Arab elite warms to Al Qaeda leaders
Al Qaeda biographer stops sales of book because it's too critical.
Mahfouz Azzam is a prominent Egyptian lawyer who proudly describes himself as an uncle and godfather to Al Qaeda's second-in-command, Ayman al Zawahiri.Skip to next paragraph
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Mr. Azzam has seen the Al Qaeda videos and listened to the calls for war against the United States. But from his plush office 37 floors above the Nile, he insists "Ayman al Zawahiri and Osama bin Laden have never confessed that they have committed any crime. I challenge the CIA or anyone to prove that they have confessed. They did say that they were pleased with the events of Sept. 11th because they thought maybe it would shock the US into changing its anti-Islamic policies."
Azzam's attitude toward the Al Qaeda leadership, say terrorist experts, is part of a disturbing and growing phenomenon prevalent in intellectual and Islamist circles from Cairo to Riyadh.
In many Arab states nearly 11 months after the September attacks in the United States, there is a steady trend toward historical revisionism that promotes Al Qaeda leaders as the "good guys" and US officials as the "bad guys" in an ethics and morality public relations war that is far from over.
Azzam, who holds the power of attorney for Mr. Zawahiri, slams his fist on the desk, and sounds almost as if he's endorsing the views that led to the killing of innocent civilians on Sept. 11. "Any American civilian who serves against our cause [to liberate Islamic lands] defends, helps, or pays money against us should be punished," he says.
So powerful are the forces backing Al Qaeda, that one of the organization's top critics in Egypt agreed this month to remove his book "Ayman Al-Zawahiri, As I Knew Him" from store shelves until a time when Zawahiri is in a position to respond directly to the criticism.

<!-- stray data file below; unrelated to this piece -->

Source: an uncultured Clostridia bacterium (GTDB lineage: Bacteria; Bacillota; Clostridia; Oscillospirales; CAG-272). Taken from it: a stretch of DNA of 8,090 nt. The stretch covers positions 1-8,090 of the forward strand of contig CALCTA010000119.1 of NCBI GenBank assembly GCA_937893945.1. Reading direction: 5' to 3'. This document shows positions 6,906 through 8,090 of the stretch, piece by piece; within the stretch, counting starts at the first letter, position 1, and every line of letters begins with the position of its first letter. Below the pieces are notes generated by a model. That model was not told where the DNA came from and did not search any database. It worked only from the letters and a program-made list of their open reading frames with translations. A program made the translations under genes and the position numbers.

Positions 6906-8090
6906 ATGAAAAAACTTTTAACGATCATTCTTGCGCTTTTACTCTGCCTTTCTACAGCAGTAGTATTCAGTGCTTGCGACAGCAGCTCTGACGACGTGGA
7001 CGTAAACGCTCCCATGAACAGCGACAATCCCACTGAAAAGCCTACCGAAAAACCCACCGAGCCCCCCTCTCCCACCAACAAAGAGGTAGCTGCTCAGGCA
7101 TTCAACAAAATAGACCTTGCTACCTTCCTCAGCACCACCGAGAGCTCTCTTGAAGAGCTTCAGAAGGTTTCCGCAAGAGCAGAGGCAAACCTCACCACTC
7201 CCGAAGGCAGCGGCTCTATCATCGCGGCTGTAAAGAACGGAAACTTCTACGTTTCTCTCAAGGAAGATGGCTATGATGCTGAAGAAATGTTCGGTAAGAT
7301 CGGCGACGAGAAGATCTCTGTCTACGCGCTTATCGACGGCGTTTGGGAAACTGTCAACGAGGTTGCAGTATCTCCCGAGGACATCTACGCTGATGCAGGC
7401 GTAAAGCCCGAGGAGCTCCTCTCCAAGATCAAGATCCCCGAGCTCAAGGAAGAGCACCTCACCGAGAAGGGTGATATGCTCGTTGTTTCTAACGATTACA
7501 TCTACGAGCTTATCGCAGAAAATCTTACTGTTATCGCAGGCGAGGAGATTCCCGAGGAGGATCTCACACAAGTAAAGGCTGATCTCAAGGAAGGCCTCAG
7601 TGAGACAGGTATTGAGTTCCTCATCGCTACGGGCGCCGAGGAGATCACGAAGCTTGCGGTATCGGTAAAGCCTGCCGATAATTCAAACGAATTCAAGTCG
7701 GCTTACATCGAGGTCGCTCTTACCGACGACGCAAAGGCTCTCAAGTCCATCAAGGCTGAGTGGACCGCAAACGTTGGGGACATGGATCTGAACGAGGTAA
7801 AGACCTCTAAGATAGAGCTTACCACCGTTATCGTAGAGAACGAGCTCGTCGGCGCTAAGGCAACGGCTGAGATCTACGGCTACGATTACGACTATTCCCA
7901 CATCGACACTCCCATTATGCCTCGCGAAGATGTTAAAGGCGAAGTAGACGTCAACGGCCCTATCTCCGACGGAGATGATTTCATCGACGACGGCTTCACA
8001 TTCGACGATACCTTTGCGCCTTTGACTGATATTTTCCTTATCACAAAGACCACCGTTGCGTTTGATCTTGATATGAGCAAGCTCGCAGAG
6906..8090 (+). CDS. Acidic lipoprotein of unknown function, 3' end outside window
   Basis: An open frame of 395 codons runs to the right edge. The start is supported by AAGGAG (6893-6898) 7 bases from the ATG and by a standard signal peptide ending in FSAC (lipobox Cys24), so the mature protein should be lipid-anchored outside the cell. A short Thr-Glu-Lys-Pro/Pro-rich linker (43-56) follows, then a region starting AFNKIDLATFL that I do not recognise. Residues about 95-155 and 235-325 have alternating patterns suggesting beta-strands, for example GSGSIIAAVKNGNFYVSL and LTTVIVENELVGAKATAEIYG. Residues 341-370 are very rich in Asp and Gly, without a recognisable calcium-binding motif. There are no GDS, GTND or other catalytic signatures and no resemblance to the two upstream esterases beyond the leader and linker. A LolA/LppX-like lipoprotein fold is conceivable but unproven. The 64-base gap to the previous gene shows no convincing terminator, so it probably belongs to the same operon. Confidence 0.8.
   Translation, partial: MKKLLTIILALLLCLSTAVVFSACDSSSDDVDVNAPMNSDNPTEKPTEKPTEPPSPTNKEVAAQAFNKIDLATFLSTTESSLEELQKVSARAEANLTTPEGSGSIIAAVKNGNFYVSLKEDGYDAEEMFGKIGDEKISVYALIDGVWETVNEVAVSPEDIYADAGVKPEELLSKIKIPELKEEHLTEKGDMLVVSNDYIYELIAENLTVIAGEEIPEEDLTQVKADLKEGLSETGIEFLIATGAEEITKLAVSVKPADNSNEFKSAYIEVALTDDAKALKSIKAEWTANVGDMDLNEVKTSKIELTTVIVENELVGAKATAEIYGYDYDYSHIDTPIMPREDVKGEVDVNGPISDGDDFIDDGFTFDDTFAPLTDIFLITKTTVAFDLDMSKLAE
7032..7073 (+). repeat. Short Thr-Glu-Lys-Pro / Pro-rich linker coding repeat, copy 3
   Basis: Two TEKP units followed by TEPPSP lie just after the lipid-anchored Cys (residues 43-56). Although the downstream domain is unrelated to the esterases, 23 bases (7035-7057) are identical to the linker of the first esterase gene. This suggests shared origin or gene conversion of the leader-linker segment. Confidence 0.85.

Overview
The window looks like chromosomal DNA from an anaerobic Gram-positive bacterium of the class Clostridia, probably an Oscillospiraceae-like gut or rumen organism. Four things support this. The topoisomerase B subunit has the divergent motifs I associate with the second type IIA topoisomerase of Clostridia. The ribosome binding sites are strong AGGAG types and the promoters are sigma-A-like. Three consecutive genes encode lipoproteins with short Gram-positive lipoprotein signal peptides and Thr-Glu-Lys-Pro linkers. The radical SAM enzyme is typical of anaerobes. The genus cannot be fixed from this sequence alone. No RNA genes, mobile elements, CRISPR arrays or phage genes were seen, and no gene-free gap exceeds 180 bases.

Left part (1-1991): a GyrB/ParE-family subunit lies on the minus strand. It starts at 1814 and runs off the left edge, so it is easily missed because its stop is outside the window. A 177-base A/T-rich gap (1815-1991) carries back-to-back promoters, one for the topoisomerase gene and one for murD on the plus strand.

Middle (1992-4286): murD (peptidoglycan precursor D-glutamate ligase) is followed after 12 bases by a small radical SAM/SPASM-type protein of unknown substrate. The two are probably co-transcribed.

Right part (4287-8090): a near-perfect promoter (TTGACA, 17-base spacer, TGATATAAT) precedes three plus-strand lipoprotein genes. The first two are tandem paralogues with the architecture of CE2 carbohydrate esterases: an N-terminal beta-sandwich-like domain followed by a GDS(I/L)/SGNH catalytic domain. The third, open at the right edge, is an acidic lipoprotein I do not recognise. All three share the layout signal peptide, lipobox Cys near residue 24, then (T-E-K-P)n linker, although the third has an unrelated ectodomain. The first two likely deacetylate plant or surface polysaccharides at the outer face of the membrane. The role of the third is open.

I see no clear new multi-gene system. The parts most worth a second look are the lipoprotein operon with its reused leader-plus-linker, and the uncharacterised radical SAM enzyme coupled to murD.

In his book, published earlier this year, Montasser al Zayyat pulled no punches in lambasting Zawahiri as being an Islamic leader both out of touch with Egyptian Islamists and misguided in violently attacking the US. The author's influence in Islamic circles in Egypt and the Middle East is substantial, and he has gained a reputation over the past two decades as a staunch legal defender of accused Islamic militants.
He charged in his paperback that Zawahiri tortured at the hands of the government and forced to betray Islamist colleagues in the early 1980s had fled the country and sought recklessly to regain his role as an Islamist leader by, among other things, masterminding attacks on the US embassies in Kenya and Tanzania in 1998.
But Mr. al Zayyat's criticism is now muted, due, he admits, to the pressure from Zawahiri's supporters in Egypt and Saudi Arabia.
"All these groups, including Egypt's Muslim Brotherhood, said you should wait until conditions improve for Ayman," he says, sitting in a swivel chair across from his young daughter in his central Cairo office. He says he wasn't "physically" threatened to pull the book. "I agree that, at the moment, Ayman has limited means of contacting the outside world. If conditions become better, if President George Bush is removed from office, that could change, and there may be an easier way for him to communicate."
Zayyat describes his "old friend" Zawahiri as a stubborn and determined man, driven by a sense that the "wrongs" committed against pure Islam and its followers have to be righted.
Zawahiri's uncle, Azzam, says, however, that Mr. bin Laden's right-hand man began his professional career as a "marvelous, intelligent, and very good doctor;" a modest man who never sought aggrandizement.
As a member of the Muslim Brotherhood from the age of 16, Zawahiri began to play a highly secretive role in helping to recruit Islamic dissidents from within the Egyptian military. It was his strategy of trying to change the world from the inside out.
It may have been his interest in this behind-the-scenes work that led Zawahiri to the idea of training Al Qaeda "sleeper cells" in Afghan training camps who would stealthily disperse themselves across the Middle East, the US, and Europe.